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Wednesday, April 16, 2014 |  Madison, WI: 51.0° F  Overcast and Windy
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Brew City bazaar
The Milwaukee Public Market is a foodie's refuge

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The farmers' markets and culinary shops of Madison are a wonderful resource, but if you're craving farm-grown or specialty foods this summer and don't want to factor in weather, may I suggest grabbing a cooler and heading down I-94 to the former parking lot now home to Milwaukee Public Market.

The market opened in October 2005 and, according to general manager Meg Rauschenberger, has worked through most of its growing pains. "We are doing quite well - especially since the last few months under new management," she says. "We have many areas that we are working on as far as improvements and enhancements, and have executed many of these already in the past three months." Even so, when I stopped by on a rainy Monday afternoon, the place wasn't exactly hopping.

The market has two floors, which segregate vendors on the 22,000-square-foot first floor from the seating and dining area above, where one can look out over the market. I personally would have preferred an eating area on the main floor, where I could be near the sensory action, but that's just me.

The market's 18 swanky vendors will have you converted into a foodie before you can sign up for a serious cooking class in Madame Kuony's Kitchen, also located in the market. The vendors mostly sell specialty items and niche products, though produce is available at El Rey Productos and Fields Best. On Saturdays from 8 a.m. to 2 p.m., through October, there also is an outdoor market on East St. Paul Avenue, with a much larger farm-fresh produce selection.

Let's begin the tour with Kehr's Candies, which has been in the biz for three generations and has its old-fashioned sweets down. Kehr's has Russian mint meltaways, old-country truffles and chocolate-smothered cherry cordials, to name a few. You can wash those down with the wares from Sheridan's Finest Wines & Generous Spirits. Claiming to sell wines you won't find anywhere else, Sheridan's also has weekly wine tastings.

Ceriello Fine Foods, a high-end gourmet importer with eight stores out East (including one in New York's Grand Central Station), offers gourmet goodies like vodka sauce, aged 10-year Modena balsamic vinegar, stuffed eggplant rolettes and an Italian deli showcase. Ceriello recently expanded with a full-service butcher shop that offers prime dry-aged steaks, all-natural, grain-fed pork and homemade Italian sausages.

And for Viking descendants, we have goodies from St. Paul's Fish Company, where there is a fine fish case, as well as an oyster bar and a grill counter featuring some dynamite sandwiches. Classic Southern po'boys, with fried catfish, oysters or shrimp, are served on toasted hoagie rolls topped with shredded lettuce, tomato and remoulade sauce. Or perhaps a grilled ahi tuna burger with ginger mustard sauce, or just a lowly blue crab cake?

St. Paul's is the only place where you can take a load off on the main floor. Otherwise it's upstairs to the mezzanine with your meal. Other ready-to-eat places include Sushi-A-Go-Go and Aladdin Tastes of the East, with treats like stuffed grape leaves and falafel.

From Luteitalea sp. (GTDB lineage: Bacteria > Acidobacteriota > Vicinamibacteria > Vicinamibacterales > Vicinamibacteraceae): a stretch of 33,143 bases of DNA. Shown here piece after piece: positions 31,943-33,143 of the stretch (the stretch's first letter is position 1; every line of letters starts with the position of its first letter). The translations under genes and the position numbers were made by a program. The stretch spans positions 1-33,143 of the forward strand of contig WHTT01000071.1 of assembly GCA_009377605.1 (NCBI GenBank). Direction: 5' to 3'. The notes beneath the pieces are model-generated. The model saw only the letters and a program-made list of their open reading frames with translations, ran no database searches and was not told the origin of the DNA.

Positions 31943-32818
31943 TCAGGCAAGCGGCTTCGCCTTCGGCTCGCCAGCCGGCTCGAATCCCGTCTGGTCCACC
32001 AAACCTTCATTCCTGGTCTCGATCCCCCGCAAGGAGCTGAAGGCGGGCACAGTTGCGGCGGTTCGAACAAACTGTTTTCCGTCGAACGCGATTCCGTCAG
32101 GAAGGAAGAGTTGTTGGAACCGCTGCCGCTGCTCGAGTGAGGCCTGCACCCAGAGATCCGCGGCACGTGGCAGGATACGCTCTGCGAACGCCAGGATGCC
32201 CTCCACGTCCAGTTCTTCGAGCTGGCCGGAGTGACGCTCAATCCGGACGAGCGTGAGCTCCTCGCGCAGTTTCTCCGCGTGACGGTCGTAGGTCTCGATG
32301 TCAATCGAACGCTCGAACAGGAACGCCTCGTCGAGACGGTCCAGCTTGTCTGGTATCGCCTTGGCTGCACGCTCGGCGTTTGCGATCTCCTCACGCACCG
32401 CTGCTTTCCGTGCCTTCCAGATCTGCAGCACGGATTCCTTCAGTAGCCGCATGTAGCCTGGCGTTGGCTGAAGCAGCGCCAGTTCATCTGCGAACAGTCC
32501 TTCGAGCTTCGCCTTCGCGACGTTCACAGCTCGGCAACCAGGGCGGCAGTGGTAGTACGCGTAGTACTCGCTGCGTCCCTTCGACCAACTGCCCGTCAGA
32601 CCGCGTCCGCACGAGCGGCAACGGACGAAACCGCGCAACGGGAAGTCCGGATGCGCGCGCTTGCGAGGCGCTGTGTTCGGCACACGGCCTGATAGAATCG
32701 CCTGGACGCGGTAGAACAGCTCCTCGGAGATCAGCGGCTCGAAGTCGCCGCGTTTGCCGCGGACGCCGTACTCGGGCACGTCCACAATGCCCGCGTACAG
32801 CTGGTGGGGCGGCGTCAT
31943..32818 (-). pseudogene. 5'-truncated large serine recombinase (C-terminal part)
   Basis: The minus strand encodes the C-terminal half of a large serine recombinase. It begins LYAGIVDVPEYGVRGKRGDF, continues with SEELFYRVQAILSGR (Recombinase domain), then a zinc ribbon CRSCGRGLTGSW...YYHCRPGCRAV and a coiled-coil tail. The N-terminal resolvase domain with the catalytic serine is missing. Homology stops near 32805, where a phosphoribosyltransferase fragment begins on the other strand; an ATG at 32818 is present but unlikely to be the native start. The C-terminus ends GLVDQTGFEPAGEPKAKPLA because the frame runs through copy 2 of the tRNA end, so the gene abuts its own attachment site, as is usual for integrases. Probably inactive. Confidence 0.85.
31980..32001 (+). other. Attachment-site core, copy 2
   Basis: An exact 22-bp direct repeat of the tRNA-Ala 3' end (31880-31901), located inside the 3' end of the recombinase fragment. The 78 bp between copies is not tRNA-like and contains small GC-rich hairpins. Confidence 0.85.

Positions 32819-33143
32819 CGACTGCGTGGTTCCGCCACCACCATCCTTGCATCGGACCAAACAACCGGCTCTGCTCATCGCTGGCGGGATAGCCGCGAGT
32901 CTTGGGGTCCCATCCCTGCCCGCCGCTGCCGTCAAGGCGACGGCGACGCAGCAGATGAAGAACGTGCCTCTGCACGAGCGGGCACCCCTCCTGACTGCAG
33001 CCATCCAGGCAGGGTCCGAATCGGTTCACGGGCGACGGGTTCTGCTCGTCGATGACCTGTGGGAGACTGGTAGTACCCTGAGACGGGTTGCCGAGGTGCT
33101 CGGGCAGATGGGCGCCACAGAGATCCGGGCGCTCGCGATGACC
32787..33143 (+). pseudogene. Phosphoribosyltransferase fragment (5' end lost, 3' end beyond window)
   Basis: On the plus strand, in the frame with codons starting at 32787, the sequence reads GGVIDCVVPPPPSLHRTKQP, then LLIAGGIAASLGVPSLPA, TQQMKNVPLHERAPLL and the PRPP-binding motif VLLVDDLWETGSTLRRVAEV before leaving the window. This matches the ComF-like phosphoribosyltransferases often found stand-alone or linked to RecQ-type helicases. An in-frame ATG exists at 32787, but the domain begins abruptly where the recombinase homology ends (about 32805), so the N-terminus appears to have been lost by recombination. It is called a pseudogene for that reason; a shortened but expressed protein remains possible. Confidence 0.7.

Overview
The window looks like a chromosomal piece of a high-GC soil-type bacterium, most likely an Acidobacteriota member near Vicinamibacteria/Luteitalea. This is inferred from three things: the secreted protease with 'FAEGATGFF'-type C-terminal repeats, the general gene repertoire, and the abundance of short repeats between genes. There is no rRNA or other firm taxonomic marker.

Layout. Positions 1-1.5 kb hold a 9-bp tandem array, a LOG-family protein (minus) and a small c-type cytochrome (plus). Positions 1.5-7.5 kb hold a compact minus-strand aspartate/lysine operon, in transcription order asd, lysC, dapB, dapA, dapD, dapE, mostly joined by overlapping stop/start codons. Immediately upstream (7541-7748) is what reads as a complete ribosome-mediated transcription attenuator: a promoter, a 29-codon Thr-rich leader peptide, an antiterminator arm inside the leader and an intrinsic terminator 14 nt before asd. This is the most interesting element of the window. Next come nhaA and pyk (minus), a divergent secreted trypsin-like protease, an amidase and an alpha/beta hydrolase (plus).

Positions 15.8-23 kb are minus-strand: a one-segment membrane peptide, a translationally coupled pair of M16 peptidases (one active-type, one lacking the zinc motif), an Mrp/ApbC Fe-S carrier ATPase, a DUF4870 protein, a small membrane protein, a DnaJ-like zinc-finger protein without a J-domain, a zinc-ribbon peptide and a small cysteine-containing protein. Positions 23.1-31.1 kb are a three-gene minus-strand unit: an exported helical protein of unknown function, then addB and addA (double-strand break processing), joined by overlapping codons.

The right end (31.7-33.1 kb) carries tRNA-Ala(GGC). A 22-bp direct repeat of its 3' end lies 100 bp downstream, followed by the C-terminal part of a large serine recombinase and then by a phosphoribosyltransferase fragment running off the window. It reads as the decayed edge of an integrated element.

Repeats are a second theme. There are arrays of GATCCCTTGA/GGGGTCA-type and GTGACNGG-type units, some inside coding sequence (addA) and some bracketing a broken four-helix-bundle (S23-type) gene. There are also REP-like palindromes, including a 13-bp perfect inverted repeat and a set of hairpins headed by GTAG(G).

Hoagie rolls for the po'boys are purchased from fellow market vendor Piacentines Artisan Breads. At Piacentines, daily selections vary, but quality doesn't. Depending upon when you're there, the offerings include old-world sourdough, stromboli, sauerkraut rye, blue cheese walnut, challah, roasted garlic and Asiago cheese foccacia and olive bread.

Over at C. Adams Bakery, owner Lisa Crum's display case tantalizes with treats like butter-toffee brownies, orchard-fresh streusel bars, white-chocolate toasted coconut cream pie, and cookies whose size defines generous.

Meanwhile, Taste of Wisconsin sells a multitude of products that even I didn't know were produced here, and the exceptional Spice House gives Penzey's a run for its money. The public market also boasts a florist - and the obligatory cheese and sausage shop. Checking out the size of the cheese wheels there is worth the trip alone, especially if you get a flat on the way down.

ou may have heard that here in Madison, a study is under way to assess the feasibility of a comparable public market. "I think a public market would be a tremendous asset to the community," says Marianne Morton, executive director of Common Wealth Development, one of the groups working on the project.

A Madison public market "would be a vibrant public space celebrating diversity, and an expansion of the regional food economy," she says. The market also "could generate significant economic development - more jobs." The feasibility study is about 80% complete.

How soon could a Madison market open? "We're figuring it will be two years of heavy-duty fund-raising," says Mark Olinger, city planning and development director, "with the idea of, maybe we start sometime in 2009, for occupancy sometime in 2010." A potential site, he says, is the Brayton parking lot on East Washington Avenue, between Butler and Hancock streets, "although we are looking at a number of sites."

That's three years, if we're lucky. So for now, find your way down to Milwaukee and make a day of it. Lots to smell, touch and taste, and don't forget that cooler.

Milwaukee Public Market
400 N. Water St., Milwaukee, 414-336-1111
milwaukeepublicmarket.org
10 am-7 pm Mon.-Fri., 8 am-5 pm Sat.-Sun.

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